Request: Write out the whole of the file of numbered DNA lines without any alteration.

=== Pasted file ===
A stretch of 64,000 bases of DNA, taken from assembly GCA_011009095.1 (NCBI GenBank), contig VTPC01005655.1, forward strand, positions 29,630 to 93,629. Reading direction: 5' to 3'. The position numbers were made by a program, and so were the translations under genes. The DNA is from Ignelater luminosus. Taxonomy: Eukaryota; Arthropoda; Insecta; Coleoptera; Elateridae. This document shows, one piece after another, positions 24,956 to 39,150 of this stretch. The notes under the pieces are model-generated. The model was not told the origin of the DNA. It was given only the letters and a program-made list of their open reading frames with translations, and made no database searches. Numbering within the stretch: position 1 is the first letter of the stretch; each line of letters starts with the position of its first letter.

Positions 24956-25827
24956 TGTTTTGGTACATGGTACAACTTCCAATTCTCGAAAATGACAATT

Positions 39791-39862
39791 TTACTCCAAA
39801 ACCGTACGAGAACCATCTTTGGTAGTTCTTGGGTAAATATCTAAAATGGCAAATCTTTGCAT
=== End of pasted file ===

A stretch of 64,000 bases of DNA, taken from assembly GCA_011009095.1 (NCBI GenBank), contig VTPC01005655.1, forward strand, positions 29,630 to 93,629. Reading direction: 5' to 3'. The position numbers were made by a program, and so were the translations under genes. The DNA is from Ignelater luminosus. Taxonomy: Eukaryota; Arthropoda; Insecta; Coleoptera; Elateridae. This document shows, one piece after another, positions 24,956 to 39,150 of this stretch. The notes under the pieces are model-generated. The model was not told the origin of the DNA. It was given only the letters and a program-made list of their open reading frames with translations, and made no database searches. Numbering within the stretch: position 1 is the first letter of the stretch; each line of letters starts with the position of its first letter.

Positions 24956-25827
24956 TGTTTTGGTACATGGTACAACTTCCAATTCTCGAAAATGACAATT

Positions 39791-39862
39791 TTACTCCAAA
39801 ACCGTACGAGAACCATCTTTGGTAGTTCTTGGGTAAATATCTAAAATGGCAAATCTTTGCAT